Plaintiffs point to the rule prevailing in several states to the effect that when the stock of a shareholder is pledged to a corporation to secure the shareholder's debt to it, that stock then partakes of the nature of treasury stock and cannot be voted in a shareholders' meeting. They urge that under this rule the stock of C.A. Parlier, trustee, Ada Sharp and J.B. Parlier could not be counted in favor of the motion to adjourn and that therefore it was not carried by a majority vote of the shareholders.
In a case like this where the stock certificates had not been delivered into the actual possession of the corporation as pledgee, but to a trustee for the corporation, and where the certificates for the shares were issued to individuals and not the corporation, this rule invoked by plaintiffs cannot prevail here because of the clear provisions of our statutes.
A pledge is a deposit of personal property with another to secure the performance of some act by the pledgor. Section 2986, Civ.Code. It merely creates a lien on the pledged property that can only ripen into title by a foreclosure of the pledge. While the pledgee has legal possession of the pledged property, the vesting of the entire legal title in him does not follow from the pledge. (21 Cal.Jur. 328.) Therefore, as no certificate for the shares had been issued to the corporation, title to this pledged stock was not vested in the I.N. Parlier Estate Company by the pledge and it was not owner of the stock at the time of the meeting on October 15, 1938.
“Corporations are, of course, creatures of statute and subject to legislative control. The legislature may exercise all legislative powers not denied to it by the State Constitution or not inconsistent with the state or Federal Constitution.” Kaysser v. McNaughton, 6 Cal.2d 248, 57 P.2d 927, 929. Section 320b of the Civil Code gives to any trustee, pledge holder or trustee, in whose names shares stand on the books of the corporation, the right to vote such shares. There is no distinction made in the section between different classes of pledgees and trustees and their rights to vote pledged stock. As these provisions of the section are clear and unambiguous it is our duty to assume the legislature meant just what its language implies (People v. Stanley, 193 Cal. 428, 225 P. 1) and that it intended to give all pledgees and trustees and other persons having shares standing in their names as such, the right to vote such shares.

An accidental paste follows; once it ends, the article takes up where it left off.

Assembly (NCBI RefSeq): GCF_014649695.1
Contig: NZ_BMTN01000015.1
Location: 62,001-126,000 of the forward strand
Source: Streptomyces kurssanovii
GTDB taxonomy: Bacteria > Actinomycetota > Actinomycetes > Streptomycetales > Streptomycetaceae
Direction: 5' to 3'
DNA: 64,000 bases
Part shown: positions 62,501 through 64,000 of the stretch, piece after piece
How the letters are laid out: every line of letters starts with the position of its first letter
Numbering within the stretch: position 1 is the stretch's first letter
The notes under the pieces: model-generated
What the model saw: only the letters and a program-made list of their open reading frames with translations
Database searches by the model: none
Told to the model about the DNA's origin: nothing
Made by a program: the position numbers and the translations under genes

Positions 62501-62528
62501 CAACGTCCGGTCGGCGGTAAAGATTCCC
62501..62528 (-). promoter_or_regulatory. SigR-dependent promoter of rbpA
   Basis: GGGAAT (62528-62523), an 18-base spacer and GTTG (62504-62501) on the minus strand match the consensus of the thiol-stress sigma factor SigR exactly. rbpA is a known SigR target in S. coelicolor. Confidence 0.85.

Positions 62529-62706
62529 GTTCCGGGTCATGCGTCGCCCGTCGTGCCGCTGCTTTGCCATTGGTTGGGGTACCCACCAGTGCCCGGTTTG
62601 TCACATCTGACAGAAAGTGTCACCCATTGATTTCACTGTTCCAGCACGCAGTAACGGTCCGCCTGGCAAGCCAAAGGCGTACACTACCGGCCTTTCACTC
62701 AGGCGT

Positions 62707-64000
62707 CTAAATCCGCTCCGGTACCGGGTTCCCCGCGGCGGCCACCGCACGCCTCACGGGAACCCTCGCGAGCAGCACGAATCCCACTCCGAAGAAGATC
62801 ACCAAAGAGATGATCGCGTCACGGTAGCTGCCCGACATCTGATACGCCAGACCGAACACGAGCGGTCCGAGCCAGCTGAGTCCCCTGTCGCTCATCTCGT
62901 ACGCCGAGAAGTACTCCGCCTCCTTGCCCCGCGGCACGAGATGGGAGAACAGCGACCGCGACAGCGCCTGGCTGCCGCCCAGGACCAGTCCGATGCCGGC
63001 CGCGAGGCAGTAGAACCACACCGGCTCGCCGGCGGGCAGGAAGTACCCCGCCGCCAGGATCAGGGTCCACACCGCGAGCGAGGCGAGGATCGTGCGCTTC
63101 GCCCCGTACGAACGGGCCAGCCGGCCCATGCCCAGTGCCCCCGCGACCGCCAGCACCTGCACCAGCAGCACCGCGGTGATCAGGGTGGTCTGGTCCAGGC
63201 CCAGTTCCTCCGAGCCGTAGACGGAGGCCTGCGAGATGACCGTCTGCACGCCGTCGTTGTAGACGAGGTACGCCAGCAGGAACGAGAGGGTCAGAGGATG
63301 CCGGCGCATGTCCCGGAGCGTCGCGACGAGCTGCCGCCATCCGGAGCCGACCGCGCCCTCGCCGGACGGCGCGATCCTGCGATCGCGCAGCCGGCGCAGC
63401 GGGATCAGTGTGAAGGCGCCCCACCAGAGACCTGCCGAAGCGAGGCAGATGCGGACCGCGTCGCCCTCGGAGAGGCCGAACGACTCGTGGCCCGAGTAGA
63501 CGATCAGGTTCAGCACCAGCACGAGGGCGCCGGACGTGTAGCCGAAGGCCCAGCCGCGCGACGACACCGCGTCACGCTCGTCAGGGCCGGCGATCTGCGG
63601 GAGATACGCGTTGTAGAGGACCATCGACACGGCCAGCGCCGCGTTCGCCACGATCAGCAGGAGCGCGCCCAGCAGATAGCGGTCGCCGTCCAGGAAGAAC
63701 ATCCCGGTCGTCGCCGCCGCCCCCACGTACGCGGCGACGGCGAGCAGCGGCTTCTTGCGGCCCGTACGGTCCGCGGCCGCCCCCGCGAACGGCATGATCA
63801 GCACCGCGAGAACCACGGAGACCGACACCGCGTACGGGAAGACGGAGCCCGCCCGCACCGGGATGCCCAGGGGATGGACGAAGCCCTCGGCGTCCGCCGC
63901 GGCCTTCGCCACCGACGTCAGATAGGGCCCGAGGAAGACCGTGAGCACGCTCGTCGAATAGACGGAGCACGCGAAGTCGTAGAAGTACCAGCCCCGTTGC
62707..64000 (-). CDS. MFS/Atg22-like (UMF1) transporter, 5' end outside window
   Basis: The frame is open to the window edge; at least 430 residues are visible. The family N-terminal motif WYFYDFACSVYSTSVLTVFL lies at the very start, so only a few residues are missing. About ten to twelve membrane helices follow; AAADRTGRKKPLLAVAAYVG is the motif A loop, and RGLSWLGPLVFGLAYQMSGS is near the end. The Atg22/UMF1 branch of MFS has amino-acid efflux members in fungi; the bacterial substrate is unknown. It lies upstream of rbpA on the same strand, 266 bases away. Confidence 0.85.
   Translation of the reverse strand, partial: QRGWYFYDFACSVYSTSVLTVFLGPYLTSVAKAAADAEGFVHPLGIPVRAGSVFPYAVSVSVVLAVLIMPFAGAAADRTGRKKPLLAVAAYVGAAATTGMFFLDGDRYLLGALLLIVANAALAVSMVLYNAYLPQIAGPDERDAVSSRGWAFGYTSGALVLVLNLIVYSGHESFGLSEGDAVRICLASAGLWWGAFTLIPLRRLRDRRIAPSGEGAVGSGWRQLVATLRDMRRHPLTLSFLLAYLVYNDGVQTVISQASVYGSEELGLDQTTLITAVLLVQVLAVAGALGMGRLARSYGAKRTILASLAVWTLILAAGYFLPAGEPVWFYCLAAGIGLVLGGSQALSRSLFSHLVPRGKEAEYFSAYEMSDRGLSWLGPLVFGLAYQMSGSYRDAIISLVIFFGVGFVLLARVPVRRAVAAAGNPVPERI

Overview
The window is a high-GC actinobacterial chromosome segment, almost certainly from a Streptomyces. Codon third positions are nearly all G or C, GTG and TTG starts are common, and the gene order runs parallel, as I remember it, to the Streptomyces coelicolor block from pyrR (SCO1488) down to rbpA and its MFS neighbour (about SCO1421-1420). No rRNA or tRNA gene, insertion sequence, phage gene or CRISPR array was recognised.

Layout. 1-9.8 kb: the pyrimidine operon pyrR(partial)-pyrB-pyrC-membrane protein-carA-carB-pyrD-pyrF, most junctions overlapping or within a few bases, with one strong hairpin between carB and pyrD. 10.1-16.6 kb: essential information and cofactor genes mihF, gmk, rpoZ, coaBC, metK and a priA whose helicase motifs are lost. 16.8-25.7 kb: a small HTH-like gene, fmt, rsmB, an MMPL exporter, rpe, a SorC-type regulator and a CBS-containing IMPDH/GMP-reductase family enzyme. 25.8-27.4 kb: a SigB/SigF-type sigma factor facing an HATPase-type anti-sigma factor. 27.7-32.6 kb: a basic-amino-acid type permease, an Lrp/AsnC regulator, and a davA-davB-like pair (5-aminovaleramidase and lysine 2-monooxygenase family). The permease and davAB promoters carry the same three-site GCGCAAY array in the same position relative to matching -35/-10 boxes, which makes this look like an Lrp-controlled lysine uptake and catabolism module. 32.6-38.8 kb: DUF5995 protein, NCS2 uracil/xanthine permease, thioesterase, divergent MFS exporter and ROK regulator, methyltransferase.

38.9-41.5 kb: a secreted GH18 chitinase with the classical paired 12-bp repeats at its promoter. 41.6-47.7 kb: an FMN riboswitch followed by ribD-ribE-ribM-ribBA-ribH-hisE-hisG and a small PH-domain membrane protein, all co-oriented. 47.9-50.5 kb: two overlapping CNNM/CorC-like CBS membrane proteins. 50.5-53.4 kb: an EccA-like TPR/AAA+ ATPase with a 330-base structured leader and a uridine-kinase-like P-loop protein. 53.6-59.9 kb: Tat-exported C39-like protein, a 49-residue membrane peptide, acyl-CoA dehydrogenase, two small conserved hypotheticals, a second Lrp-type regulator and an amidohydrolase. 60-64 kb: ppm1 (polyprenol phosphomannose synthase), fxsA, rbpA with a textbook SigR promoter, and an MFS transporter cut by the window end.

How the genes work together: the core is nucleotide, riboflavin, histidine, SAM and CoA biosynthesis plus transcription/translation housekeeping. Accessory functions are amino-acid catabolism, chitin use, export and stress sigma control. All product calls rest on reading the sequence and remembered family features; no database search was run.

The right of the proxies to vote the stock standing in the name of National Bankitaly Company is argued at considerable length by counsel. The National Bankitaly Company had been merged into the Corporation of America and a proxy was presented, signed by that corporation. While the conclusion already reached makes a decision of this question unnecessary, we desire to call counsel's attention to Estate of Barreiro, 125 Cal.App. 153, 13 P.2d 1017, where a merger of corporations is considered at length. Further, many of the arguments presented under this topic are applicable to stock standing in the name of Carrie A. Thomas. The proxy to vote this stock was signed “Carrie A. Proctor”.
Our conclusion that the old board of directors was not removed and that Lula G. Lawrence, G.W. Parlier and E.B. Campbell were not legally elected directors of the I.N. Parlier Estate Company makes it unnecessary for us to consider the remaining question argued, namely, the sufficiency of the call for and notice of the meeting to permit the question of the removal of the directors to be considered at such meeting.
The judgment is reversed with directions to the trial court to modify its findings and conclusions of law in accordance with the views herein expressed and to enter judgment for defendants.
We concur: BARNARD, P.J.; GRIFFIN, J.